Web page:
It’s ironic to think about it now, since what meant to be an escape from the present history of neocapitalist civilization to an unpolluted world, took me to the ruins of early capitalism in the form of Fordlândia. The photobook presents a strongly fragmentary structure, articulated in 9 sections. 9 is the last number in the series of figures and it announces, at the same time, an end and a new beginning. For this reason the figure 9 is associated with rebirth and simultaneously with the idea of death. What is very present in the book and in most of my photographs, and following an obsessive compulsion, is the idea of ruin. Fordlândia is a utopia and a ruin because it is a projection of the past in the future, an antithetical and specular idea of present time’s escape. It is a mysterious entity which, placed between the objective and the subjective, becomes part of a social imaginary. On a grand scale, Fordlândia is a phantasmagoria, which can abduct its viewer and, with great effort of imagination, make him feel transformed into the world’s sole inhabitant.


BF: I would suggest within your summary that hat we are also looking at with your work, particular to the terms of phantasmagoria is the idea of the aesthetics of necrocapitalism. Necrocapitalism for me is associated with the ways in which progressive economy-based utopias fail and deliver impermanent ruins-ruins unlike the great Mayan temples, the Coliseum of Rome or the Parthenon in Athens, which were chartered under differing historic ideologies.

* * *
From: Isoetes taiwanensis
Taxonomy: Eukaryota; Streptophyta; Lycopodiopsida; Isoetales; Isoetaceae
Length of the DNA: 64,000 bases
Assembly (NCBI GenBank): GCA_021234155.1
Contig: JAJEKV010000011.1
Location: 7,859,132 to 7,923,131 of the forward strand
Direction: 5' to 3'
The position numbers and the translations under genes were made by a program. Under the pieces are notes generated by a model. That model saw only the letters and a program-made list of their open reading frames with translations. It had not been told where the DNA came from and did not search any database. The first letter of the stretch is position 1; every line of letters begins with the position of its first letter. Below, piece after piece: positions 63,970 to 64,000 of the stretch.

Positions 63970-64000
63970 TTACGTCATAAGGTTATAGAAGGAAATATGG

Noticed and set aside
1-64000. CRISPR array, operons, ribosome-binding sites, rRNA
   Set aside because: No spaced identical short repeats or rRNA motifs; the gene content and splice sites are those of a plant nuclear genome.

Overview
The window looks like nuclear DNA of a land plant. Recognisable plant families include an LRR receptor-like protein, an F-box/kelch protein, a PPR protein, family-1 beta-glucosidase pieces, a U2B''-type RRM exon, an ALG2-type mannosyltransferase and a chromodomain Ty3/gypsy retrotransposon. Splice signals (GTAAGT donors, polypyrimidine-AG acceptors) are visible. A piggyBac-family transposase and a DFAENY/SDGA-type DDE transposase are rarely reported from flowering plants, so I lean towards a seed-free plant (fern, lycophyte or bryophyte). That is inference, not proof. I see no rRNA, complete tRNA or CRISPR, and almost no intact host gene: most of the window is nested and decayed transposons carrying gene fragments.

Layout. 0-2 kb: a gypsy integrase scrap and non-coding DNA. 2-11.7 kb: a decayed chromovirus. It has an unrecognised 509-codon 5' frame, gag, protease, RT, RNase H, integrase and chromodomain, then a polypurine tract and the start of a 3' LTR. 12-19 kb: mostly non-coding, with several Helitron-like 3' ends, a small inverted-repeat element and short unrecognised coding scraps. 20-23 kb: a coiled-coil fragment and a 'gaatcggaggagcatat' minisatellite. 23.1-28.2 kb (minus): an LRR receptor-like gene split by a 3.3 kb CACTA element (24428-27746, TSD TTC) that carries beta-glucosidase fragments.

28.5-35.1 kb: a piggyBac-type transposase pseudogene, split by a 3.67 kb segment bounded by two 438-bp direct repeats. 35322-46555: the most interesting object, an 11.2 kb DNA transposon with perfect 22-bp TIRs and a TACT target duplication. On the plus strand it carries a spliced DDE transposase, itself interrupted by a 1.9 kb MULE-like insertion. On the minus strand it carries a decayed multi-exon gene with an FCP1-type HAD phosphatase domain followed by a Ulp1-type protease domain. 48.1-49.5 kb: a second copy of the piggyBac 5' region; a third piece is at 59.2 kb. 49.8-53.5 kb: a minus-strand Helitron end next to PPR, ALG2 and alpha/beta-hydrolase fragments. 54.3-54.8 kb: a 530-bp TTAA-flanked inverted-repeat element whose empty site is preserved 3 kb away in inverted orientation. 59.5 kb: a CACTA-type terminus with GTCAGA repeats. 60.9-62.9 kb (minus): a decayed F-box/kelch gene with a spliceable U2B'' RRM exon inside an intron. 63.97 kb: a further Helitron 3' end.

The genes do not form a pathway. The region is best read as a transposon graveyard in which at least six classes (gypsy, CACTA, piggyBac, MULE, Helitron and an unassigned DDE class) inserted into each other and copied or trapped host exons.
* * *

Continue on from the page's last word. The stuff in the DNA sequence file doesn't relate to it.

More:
The phantasmagoric character of necrocapitalism suggests that at its very foundation, hyper-capitalist economies assume a velocity something like a fire which reaches an apex or tipping point of its energy and when finished begins its decline towards ember and ash. With necrocapitalism, the ultimate result is that death and ruin are the inevitable aesthetic utopia for “progress” and acceleration and we see this in your work and the mythologies presented. In esoteric terms, can you expand a little bit on your interest in the symbolic use of the number 9? Would you also be willing to illuminate our readers about your background in photography? You bring up the word document. Do you have a background in if documentary practice?



JMRS: The current period of neoliberal globalization could be distinguished as necrocapitalism, which implies that the financial growth and economic accumulation are inseperable from the growth of global production of death and, needless to say, of ruin. This, undoubtedly, has intruded in the way in which artists capture and represent their skills. During these days of lockdown, I can’t stop thinking about the uncertainties and terror felt by millions of people daily and how governments, through this suffering, paralyze and shatter society.


” The current period of neoliberal globalization could be distinguished as necrocapitalism, which implies that the financial growth and economic accumulation are inseperable from the growth of global production of death and, needless to say, of ruin”